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Aristotle; The Basic Works of Aristotle

SKU: Aristotle AB0610236 $39.00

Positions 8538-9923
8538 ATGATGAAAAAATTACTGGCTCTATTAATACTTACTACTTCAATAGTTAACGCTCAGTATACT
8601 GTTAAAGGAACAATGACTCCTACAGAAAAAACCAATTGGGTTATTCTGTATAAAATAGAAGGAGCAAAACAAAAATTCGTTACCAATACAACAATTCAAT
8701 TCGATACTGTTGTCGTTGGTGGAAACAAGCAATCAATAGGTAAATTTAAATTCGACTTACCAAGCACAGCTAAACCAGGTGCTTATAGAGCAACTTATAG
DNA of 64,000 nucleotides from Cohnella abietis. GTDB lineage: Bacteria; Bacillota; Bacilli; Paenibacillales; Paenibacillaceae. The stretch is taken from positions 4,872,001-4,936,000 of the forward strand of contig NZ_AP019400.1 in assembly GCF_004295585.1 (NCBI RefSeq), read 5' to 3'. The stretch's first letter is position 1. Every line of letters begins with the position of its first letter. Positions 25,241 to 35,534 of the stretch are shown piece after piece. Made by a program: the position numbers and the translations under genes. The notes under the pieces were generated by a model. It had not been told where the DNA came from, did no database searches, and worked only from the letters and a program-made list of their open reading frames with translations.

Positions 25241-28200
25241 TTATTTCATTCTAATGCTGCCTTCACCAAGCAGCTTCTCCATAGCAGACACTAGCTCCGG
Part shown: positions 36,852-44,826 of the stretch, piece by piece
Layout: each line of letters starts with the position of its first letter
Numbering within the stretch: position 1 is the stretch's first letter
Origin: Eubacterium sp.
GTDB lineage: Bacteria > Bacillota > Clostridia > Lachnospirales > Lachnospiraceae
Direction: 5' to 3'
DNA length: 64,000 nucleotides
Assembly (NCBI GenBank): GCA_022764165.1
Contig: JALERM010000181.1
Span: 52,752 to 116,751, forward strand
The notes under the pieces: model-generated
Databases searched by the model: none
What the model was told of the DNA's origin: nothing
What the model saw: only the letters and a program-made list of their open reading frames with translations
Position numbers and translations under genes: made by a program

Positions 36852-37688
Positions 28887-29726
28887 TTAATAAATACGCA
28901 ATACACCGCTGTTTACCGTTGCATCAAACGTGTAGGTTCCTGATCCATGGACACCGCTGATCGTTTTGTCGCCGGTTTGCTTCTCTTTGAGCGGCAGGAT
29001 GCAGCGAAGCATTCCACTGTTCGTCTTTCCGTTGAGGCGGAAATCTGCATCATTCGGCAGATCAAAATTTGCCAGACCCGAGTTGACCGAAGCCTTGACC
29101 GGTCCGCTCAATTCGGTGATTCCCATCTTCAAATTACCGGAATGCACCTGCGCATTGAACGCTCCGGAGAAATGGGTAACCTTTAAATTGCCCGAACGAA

The Basic Works of Aristotle edited and with an introduction by Richard McKeon published by Random House New York in 1941. First Edition Sixteenth Printing. Frontispiece bust of Aristotle from the Kunsthistorisches Museum Vienna. Blue half-leather with cloth boards and single-rule border in gilt front and back. Three compartment spine with raised bands title within a single-rule border and two floral embellishments within an frame border all in gilt. Worn corners at top fore-edge. Shelf-wear edge-wear grime scuffs and bumps are LESS than consistent with age. Marble pastedowns and endpapers. Binding is tight. 1487 white pages without foxing spotting tear or loss. Text is complete. Minor sun toning to fore-edge. Gilt top edge. No marks or inscriptions. No dust jacket. Volume measures: 14.5 cm. x 22.7 cm. (Octavo). A very nice volume. Aristotle (Greek: A 1/4 I1IIIIIIAristotl) (384 BC 322 BC) was a Greek philosopher a student of Plato and teacher of Alexander the Great. His writings cover many subjects including physics metaphysics poetry theater music logic rhetoric politics government ethics biology and zoology. Together with Plato and Socrates (Plato's teacher) Aristotle is one of the most important founding figures in Western philosophy. Aristotle's writings constitute a first at creating a comprehensive system of Western philosophy encompassing morality and aesthetics logic and science politics and metaphysics. Aristotle's views on the physical sciences profoundly shaped medieval scholarship and their influence extended well into the Renaissance although they were ultimately replaced by Newtonian physics. In the biological sciences some of his observations were confirmed to be accurate only in the nineteenth century. His works contain the earliest known formal study of logic which was incorporated in the late nineteenth century into modern formal logic. In metaphysics Aristotelianism had a profound influence on philosophical and theological thinking in the Islamic and Jewish traditions in the Middle Ages and it continues to influence Christian theology especially Eastern Orthodox theology and the scholastic tradition of the Catholic Church. His ethics though always influential gained renewed interest with the modern advent of virtue ethics. All aspects of Aristotle's philosophy continue to be the object of active academic study today. Though Aristotle wrote many elegant treatises and dialogues (Cicero described his literary style as ''a river of gold'') it is thought that the majority of his writings are now lost and only about one-third of the original works have survived. Despite the far-reaching appeal that Aristotle's works have traditionally enjoyed today modern scholarship questions a substantial portion of the Aristotelian corpus as authentically Aristotle's own. Aristotle was born in Stageira Chalcidice in 384 BC about 55 km (34 mi) east of modern-day Thessaloniki. His father Nicomachus was the personal physician to King Amyntas of Macedon. Aristotle was trained and educated as a member of the aristocracy. At about the age of eighteen he went to Athens to continue his education at Plato's Academy. Aristotle remained at the academy for nearly twenty years not leaving until after Plato's death in 347 BC. He then traveled with xenocrates to the court of his friend Hermias of Atarneus in Asia Minor. While in Asia Aristotle traveled with Theophrastus to the island of Lesbos where together they researched the botany and zoology of the island. Aristotle married Hermias's adoptive daughter (or niece) Pythias. She bore him a daughter whom they named Pythias. Soon after Hermias' death Aristotle was invited by Philip II of Macedon to become the tutor to his son Alexander the Great in 343 BC. Aristotle was appointed as the head of the royal academy of Macedon. During that time he gave lessons not only to Alexander but also to two other future kings: Ptolemy and Cassander. In his Politics Aristotle states that only one thing could justify monarchy and that was if the virtue of the king and his family were greater than the virtue of the rest of the citizens put together. Tactfully he included the young prince and his father in that category. Aristotle encouraged Alexander toward eastern conquest and his attitude towards Persia was unabashedly ethnocentric. In one famous example he counsels Alexander to be 'a leader to the Greeks and a despot to the barbarians to look after the former as after friends and relatives and to deal with the latter as with beasts or plants'. By 335 BC he had returned to Athens establishing his own school there known as the Lyceum. Aristotle conducted courses at the school for the next twelve years. While in Athens his wife Pythias died and Aristotle became involved with Herpyllis of Stageira who bore him a son whom he named after his father Nicomachus. According to the Suda he also had an eromenos Palaephatus of Abydus. It is during this period in Athens from 335 to 323 BC when Aristotle is believed to have composed many of his works. Aristotle wrote many dialogues only fragments of which survived. The works that have survived are in treatise form and were not for the most part intended for widespread publication as they are generally thought to be lecture aids for his students. His most important treatises include Physics Metaphysics Nicomachean Ethics Politics De Anima (On the Soul) and Poetics. Aristotle not only studied almost every subject possible at the time but made significant contributions to most of them. In physical science Aristotle studied anatomy astronomy embryology geography geology meteorology physics and zoology. In philosophy he wrote on aesthetics ethics government metaphysics politics economics psychology rhetoric and theology. He also studied education foreign customs literature and poetry. His combined works constitute a virtual encyclopedia of Greek knowledge. It has been suggested that Aristotle was probably the last person to know everything there was to be known in his own time. Near the end of Alexander's life Alexander began to suspect plots against himself and threatened Aristotle in letters. Aristotle had made no secret of his contempt for Alexander's pretense of divinity and the king had executed Aristotle's grandnephew Callisthenes as a traitor. A widespread tradition in antiquity suspected Aristotle of playing a role in Alexander's death but there is little evidence for this. Upon Alexander's death anti-Macedonian sentiment in Athens once again flared. Eurymedon the hierophant denounced Aristotle for not holding the gods in honor. Aristotle fled the city to his mother's family estate in Chalcis explaining''I will not allow the Athenians to sin twice against philosophy'' a reference to Athens's prior trial and execution of Socrates. However he died in Euboea of natural causes within the year (in 322 BC). Aristotle named chief executor his student Antipater and left a will in which he asked to be buried next to his wife. Logic: With the Prior Analytics Aristotle is credited with the earliest study of formal logic and his conception of it was the dominant form of Western logic until 19th century advances in mathematical logic. Kant stated in the Critique of Pure Reason that Aristotle's theory of logic completely accounted for the core of deductive inference. History Aristotle ''says that 'on the subject of reasoning' he 'had nothing else on an earlier date to speak of'''. However Plato reports that syntax was devised before him by Prodicus of Ceos who was concerned by the correct use of words. Logic seems to have emerged from dialectics: the earlier philosophers made frequent use of concepts like reductio ad absurdum in their discussions but never truly understood the logical implications. Even Plato had difficulties with logic: although he had a reasonable conception of a deducting system he could never actually construct one and relied instead on his dialectic. Plato believed that deduction would simply follow from premises hence he focused on maintaining solid premises so that the conclusion would logically follow. Consequently Plato realized that a method for obtaining conclusions would be most beneficial. He never succeeded in devising such a method but his best attempt was published in his book Sophist where he introduced his division method. Analytics and the Organon What we today call Aristotelian logic Aristotle himself would have labeled ''analytics''. The term ''logic'' he reserved to mean dialectics. Most of Aristotle's work is probably not in its original form since it was most likely edited by students and later lecturers. The logical works of Aristotle were compiled into six books in about the early 1st century AD: Categories On Interpretation Prior Analytics Posterior Analytics Topics On Sophistical Refutations The order of the books (or the teachings from which they are composed) is not certain but this list was derived from analysis of Aristotle's writings. It goes from the basics the analysis of simple terms in the Categories the analysis of propositions and their elementary relations in On Interpretation to the study of more complex forms namely syllogisms (in the Analytics) and dialectics (in the Topics and Sophistical Refutations). The first three treatises form the core of the logical theory stricto sensu: the grammar of the language of logic and the correctness rules of reasoning. There is one volume of Aristotle's concerning logic not found in the Organon namely the fourth book of Metaphysics. Aristotle scientific method Like his teacher Plato Aristotle's philosophy aims at the universal. Aristotle however found the universal in particular things which he called the essence of things while Plato finds that the universal exists apart from particular things and is related to them as their prototype or exemplar. For Aristotle therefore philosophic method implies the ascent from the study of particular phenomena to the knowledge of essences while for Plato philosophic method means the descent from a knowledge of universal Forms (or ideas) to a contemplation of particular imitations of these. For Aristotle''form'' still refers to the unconditional basis of phenomena but is ''instantiated'' in a particular substance (see Universals and particulars below). In a certain sense Aristotle's method is both inductive and deductive while Plato's is essentially deductive from a priori principles. In Aristotle's terminology''natural philosophy'' is a branch of philosophy examining the phenomena of the natural world and includes fields that would be regarded today as physics biology and other natural sciences. In modern times the scope of philosophy has become limited to more generic or abstract inquiries such as ethics and metaphysics in which logic plays a major role. Today's philosophy tends to exclude empirical study of the natural world by means of the scientific method. In contrast Aristotle's philosophical endeavors encompassed virtually all facets of intellectual inquiry. In the larger sense of the word Aristotle makes philosophy coextensive with reasoning which he also would describe as ''science''. Note however that his use of the term science carries a different meaning than that covered by the term ''scientific method''. For Aristotle''all science (dianoia) is either practical poetical or theoretical''. By practical science he means ethics and politics: by poetical science he means the study of poetry and the other fine arts: by theoretical science he means physics mathematics and metaphysics. If logic (or ''analytics'') is regarded as a study preliminary to philosophy the divisions of Aristotelian philosophy would consist of: (1) Logic: (2) Theoretical Philosophy including Metaphysics Physics Mathematics (3) Practical Philosophy and (4) Poetical Philosophy. In the period between his two stays in Athens between his times at the Academy and the Lyceum Aristotle conducted most of the scientific thinking and research for which he is renowned today. In fact most of Aristotle's life was devoted to the study of the objects of natural science. Aristotle's metaphysics contains observations on the nature of numbers but he made no original contributions to mathematics. He did however perform original research in the natural sciences e.g. botany zoology physics astronomy chemistry meteorology and several other sciences. Aristotle's writings on science are largely qualitative as opposed to quantitative. Beginning in the sixteenth century scientists began applying mathematics to the physical sciences and Aristotle's work in this area was deemed hopelessly inadequate. His failings were largely due to the absence of concepts like mass velocity force and temperature. He had a conception of speed and temperature but no quantitative understanding of them which was partly due to the absence of basic experimental devices like clocks and thermometers. His writings provide an account of many scientific observations a mixture of precocious accuracy and curious errors. For example in his History of Animals he claimed that human males have more teeth than females and in the Generation of Animals he said the female is as it were a deformed male. In a similar vein John Philoponus and later Galileo showed by simple experiments that Aristotle's theory that a heavier object falls faster than a lighter object is incorrect. On the other hand Aristotle refuted Democritus's claim that the Milky Way was made up of ''those stars which are shaded by the earth from the sun's rays'' pointing out (correctly even if such reasoning was bound to be dismissed for a long time) that given ''current astronomical demonstrations'' that ''the size of the sun is greater than that of the earth and the distance of the stars from the earth many times greater than that of the sun then...the sun shines on all the stars and the earth screens none of them.'' In places Aristotle goes too far in deriving 'laws of the universe' from simple observation and over-stretched reason. Today's scientific method assumes that such thinking without sufficient facts is ineffective and that discerning the validity of one's hypothesis requires far more rigorous experimentation than that which Aristotle used to support his laws. Aristotle also had some scientific blind spots. He posited a geocentric cosmology that we may discern in selections of the Metaphysics which was widely accepted up until the 1500s. From the 3rd century to the 1500s the dominant view held that the Earth was the center of the universe (geocentrism). Since he was perhaps the philosopher most respected by European thinkers during and after the Renaissance these thinkers often took Aristotle's erroneous positions as given which held back science in this epoch. However Aristotle's scientific shortcomings should not mislead one into forgetting his great advances in the many scientific fields. For instance he founded logic as a formal science and created foundations to biology that were not superseded for two millennia. Moreover he introduced the fundamental notion that nature is composed of things that change and that studying such changes can provide useful knowledge of underlying constants. Physics The five elements Fire which is hot and dry. Earth which is cold and dry. Air which is hot and wet. Water which is cold and wet. Aether which is the divine substance that makes up the heavenly spheres and heavenly bodies (stars and planets). Each of the four earthly elements has its natural place: the earth at the centre of the universe then water then air then fire. When they are out of their natural place they have natural motion requiring no external cause which is towards that place: so bodies sink in water air bubbles rise up rain falls flame rises in air. The heavenly element has perpetual circular motion. Causality The Four Causes Material cause describes the material out of which something is composed. Thus the material cause of a table is wood and the material cause of a car is rubber and steel. It is not about action. It does not mean one domino knocks over another domino. The formal cause tells us what a thing is that any thing is determined by the definition form pattern essence whole synthesis or archetype. It embraces the account of causes in terms of fundamental principles or general laws as the whole (i.e. macrostructure) is the cause of its parts a relationship known as the whole-part causation. Plainly put the formal cause according to which a statue or a domino is made is the idea existing in the first place as exemplar in the mind of the sculptor and in the second place as intrinsic determining cause embodied in the matter. Formal cause could only refer to the essential quality of causation. A more simple example of the formal cause is the blueprint or plan that one has before making or causing a human made object to exist. The efficient cause is that from which the change or the ending of the change first starts. It identifies 'what makes of what is made and what causes change of what is changed' and so suggests all sorts of agents nonliving or living acting as the sources of change or movement or rest. Representing the current understanding of causality as the relation of cause and effect this covers the modern definitions of ''cause'' as either the agent or agency or particular events or states of affairs. More simply again that which immediately sets the thing in motion. So take the two dominos this time of equal weighting the first is knocked over causing the second also to fall over. This is effectively efficient cause. The final cause is that for the sake of which a thing exists or is done including both purposeful and instrumental actions and activities. The final cause or telos is the purpose or end that something is supposed to serve or it is that from which and that to which the change is. This also covers modern ideas of mental causation involving such psychological causes as volition need motivation or motives rational irrational ethical and all that gives purpose to behavior. Additionally things can be causes of one another causing each other reciprocally as hard work causes fitness and vice versa although not in the same way or function the one is as the beginning of change the other as the goal. (Thus Aristotle first suggested a reciprocal or circular causality as a relation of mutual dependence or influence of cause upon effect). Moreover Aristotle indicated that the same thing can be the cause of contrary effects: its presence and absence may result in different outcomes. Simply it is the goal or purpose that brings about an event (not necessarily a mental goal). Taking our two dominos it requires someone to intentionally knock the dominos over as they cannot fall themselves. Aristotle marked two modes of causation: proper (prior) causation and accidental (chance) causation. All causes proper and incidental can be spoken as potential or as actual particular or generic. The same language refers to the effects of causes so that generic effects assigned to generic causes particular effects to particular causes operating causes to actual effects. Essentially causality does not suggest a temporal relation between the cause and the effect. All further investigations of causality will consist of imposing the favorite hierarchies on the order causes such as final > efficient > material > formal (Thomas Aquinas) or of restricting all causality to the material and efficient causes or to the efficient causality (deterministic or chance) or just to regular sequences and correlations of natural phenomena (the natural sciences describing how things happen instead of explaining the whys and wherefores). Optics Aristotle held more accurate theories on some optical concepts than other philosophers of his day. The earliest known written evidence of a camera obscura can be found in Aristotle's documentation of such a device in 350 BC in Problemata. Aristotle's apparatus contained a dark chamber that had a single small hole or aperture to allow for sunlight to enter. Aristotle used the device to make observations of the sun and noted that no matter what shape the hole was the sun would still be correctly displayed as a round object. In modern cameras this is analogous to the diaphragm. Aristotle also made the observation that when the distance between the tiny hole and the surface with the image increased the image was amplified. Chance and spontaneity Spontaneity and chance are causes of effects. Chance as an incidental cause lies in the realm of accidental things. It is ''from what is spontaneous'' (but note that what is spontaneous does not come from chance). For a better understanding of Aristotle's conception of ''chance'' it might be better to think of ''coincidence'': Something takes place by chance if a person sets out with the intent of having one thing take place but with the result of another thing (not intended) taking place. For example: A person seeks donations. That person may find another person willing to donate a substantial sum. However if the person seeking the donations met the person donating not for the purpose of collecting donations but for some other purpose Aristotle would call the collecting of the donation by that particular donator a result of chance. It must be unusual that something happens by chance. In other words if something happens all or most of the time we cannot say that it is by chance. There is also more specific kind of chance which Aristotle names ''luck'' that can only apply to human beings since it is in the sphere of moral actions. According to Aristotle luck must involve choice (and thus deliberation) and only humans are capable of deliberation and choice. ''What is not capable of action cannot do anything by chance''. Aristotle defines metaphysics as ''the knowledge of immaterial being'' or of ''being in the highest degree of abstraction.'' He refers to metaphysics as ''first philosophy'' as well as ''the theologic science.'' Substance potentiality and actuality Aristotle examines the concept of substance and essence (ousia) in his Metaphysics Book VII and he concludes that a particular substance is a combination of both matter and form. As he proceeds to the book VIII he concludes that the matter of the substance is the substratum or the stuff of which it is composed e.g. the matter of the house are the bricks stones timbers etc. or whatever constitutes the potential house. While the form of the substance is the actual house namely 'covering for bodies and chattels' or any other differentia (see also predicables). The formula that gives the components is the account of the matter and the formula that gives the differentia is the account of the form. With regard to the change (kinesis) and its causes now as he defines in his Physics and On Generation and Corruption he distinguishes the coming to be from: 1) growth and diminution which is change in quantity: 2) locomotion which is change in space: and 3) alteration which is change in quality. The coming to be is a change where nothing persists of which the resultant is a property. In that particular change he introduces the concept of potentiality (dynamis) and actuality (entelecheia) in association with the matter and the form. Referring to potentiality this is what a thing is capable of doing or being acted upon if it is not prevented by something else. For example the seed of a plant in the soil is potentially (dynamei) plant and if is not prevented by something it will become a plant. Potentially beings can either 'act' (poiein) or 'be acted upon' (paschein) which can be either innate or learned. For example the eyes possess the potentiality of sight (innate being acted upon) while the capability of playing the flute can be possessed by learning (exercise acting). Actuality is the fulfillment of the end of the potentiality. Because the end (telos) is the principle of every change and for the sake of the end exists potentiality therefore actuality is the end. Referring then to our previous example we could say that actuality is when the seed of the plant becomes a plant. '' For that for the sake of which a thing is is its principle and the becoming is for the sake of the end: and the actuality is the end and it is for the sake of this that the potentiality is acquired. For animals do not see in order that they may have sight but they have sight that they may see.'' In conclusion the matter of the house is its potentiality and the form is its actuality. The formal cause (aitia) then of that change from potential to actual house is the reason (logos) of the house builder and the final cause is the end namely the house itself. Then Aristotle proceeds and concludes that the actuality is prior to potentiality in formula in time and in substantiality. With this definition of the particular substance (i.e. matter and form) Aristotle tries to solve the problem of the unity of the beings e.g. what is that makes the man one? Since according to Plato there are two Ideas: animal and biped how then is man a unity? However according to Aristotle the potential being (matter) and the actual one (form) are one and the same thing. Universals and particulars Aristotle's predecessor Plato argued that all things have a universal form which could be either a property or a relation to other things. When we look at an apple for example we see an apple and we can also analyze a form of an apple. In this distinction there is a particular apple and a universal form of an apple. Moreover we can place an apple next to a book so that we can speak of both the book and apple as being next to each other. Plato argued that there are some universal forms that are not a part of particular things. For example it is possible that there is no particular good in existence but ''good'' is still a proper universal form. Bertrand Russell is a contemporary philosopher that agreed with Plato on the existence of ''uninstantiated universals''. Aristotle disagreed with Plato on this point arguing that all universals are instantiated. Aristotle argued that there are no universals that are unattached to existing things. According to Aristotle if a universal exists either as a particular or a relation then there must have been must be currently or must be in the future something on which the universal can be predicated. Consequently according to Aristotle if it is not the case that some universal can be predicated to an object that exists at some period of time then it does not exist. In addition Aristotle disagreed with Plato about the location of universals. As Plato spoke of the world of the forms a location where all universal forms subsist Aristotle maintained that universals exist within each thing on which each universal is predicated. So according to Aristotle the form of apple exists within each apple rather than in the world of the forms. Biology and medicine In Aristotelian science most especially in biology things he saw himself have stood the test of time better than his retelling of the reports of others which contain error and superstition. He dissected animals but not humans and his ideas on how the human body works have been almost entirely superseded. Empirical Research Program Aristotle is the earliest natural historian whose work has survived in some detail. Aristotle certainly did research on the natural history of Lesbos and the surrounding seas and neighbouring areas. The works that reflect this research such as History of Animals Generation of Animals and Parts of Animals contain some observations and interpretations along with sundry myths and mistakes. The most striking passages are about the sea-life visible from observation on Lesbos and available from the catches of fishermen. His observations on catfish electric fish (Torpedo) and angler-fish are detailed as is his writing on cephalopods namely Octopus Sepia (cuttlefish) and the paper nautilus (Argonauta argo). His description of the hectocotyl arm was about two thousand years ahead of its time and widely disbelieved until its rediscovery in the nineteenth century. He separated the aquatic mammals from fish and knew that sharks and rays were part of the group he called Selach(selachians). Another good example of his methods comes from the Generation of Animals in which Aristotle describes breaking open fertilized chicken eggs at intervals to observe when visible organs were generated. He gave accurate descriptions of ruminants' four-chambered fore-stomachs and of the ovoviviparous embryological development of the hound shark Mustelus mustelus. Classification of living things Aristotle's classification of living things contains some elements which still existed in the nineteenth century. What the modern zoologist would call vertebrates and invertebrates Aristotle called 'animals with blood' and 'animals without blood' (he was not to know that complex invertebrates do make use of haemoglobin but of a different kind from vertebrates). Animals with blood were divided into live-bearing (humans and mammals) and egg-bearing (birds and fish). Invertebrates ('animals without blood') are insects crustacea (divided into non-shelled cephalopods and shelled) and testacea (molluscs). In some respects this incomplete classification is better than that of Linnaeus who crowded the invertebrata together into two groups Insecta and Vermes (worms). For Charles Singer''Nothing is more remarkable than [Aristotle's] efforts to [exhibit] the relationships of living things as a scala naturae'' Aristotle's History of Animals classified organisms in relation to a hierarchical ''Ladder of Life'' (scala naturae) placing them according to complexity of structure and function so that higher organisms showed greater vitality and ability to move. Aristotle believed that intellectual purposes i.e. formal causes guided all natural processes. Such a teleological view gave Aristotle cause to justify his observed data as an expression of formal design. Noting that ''no animal has at the same time both tusks and horns'' and ''a single-hooved animal with two horns I have never seen'' Aristotle suggested that Nature giving no animal both horns and tusks was staving off vanity and giving creatures faculties only to such a degree as they are necessary. Noting that ruminants had multiple stomachs and weak teeth he supposed the first was to compensate for the latter with Nature trying to preserve a type of balance. In a similar fashion Aristotle believed that creatures were arranged in a graded scale of perfection rising from plants on up to man the scala naturae or Great Chain of Being. His system had eleven grades arranged according ''to the degree to which they are infected with potentiality'' expressed in their form at birth. The highest animals laid warm and wet creatures alive the lowest bore theirs cold dry and in thick eggs. Aristotle also held that the level of a creature's perfection was reflected in its form but not preordained by that form. Ideas like this and his ideas about souls are not regarded as science at all in modern times. He placed emphasis on the type(s) of soul an organism possessed asserting that plants possess a vegetative soul responsible for reproduction and growth animals a vegetative and a sensitive soul responsible for mobility and sensation and humans a vegetative a sensitive and a rational soul capable of thought and reflection. Aristotle in contrast to earlier philosophers but in accordance with the Egyptians placed the rational soul in the heart rather than the brain. Notable is Aristotle's division of sensation and thought which generally went against previous philosophers with the exception of Alcmaeon. Ethics Aristotle considered ethics to be a practical rather than theoretical study i.e. one aimed at doing good rather than knowing for its own sake. He wrote several treatises on ethics including most notably the Nichomachean Ethics. Aristotle taught that virtue has to do with the proper function (ergon) of a thing. An eye is only a good eye in so much as it can see because the proper function of an eye is sight. Aristotle reasoned that humans must have a function specific to humans and that this function must be an activity of the psuch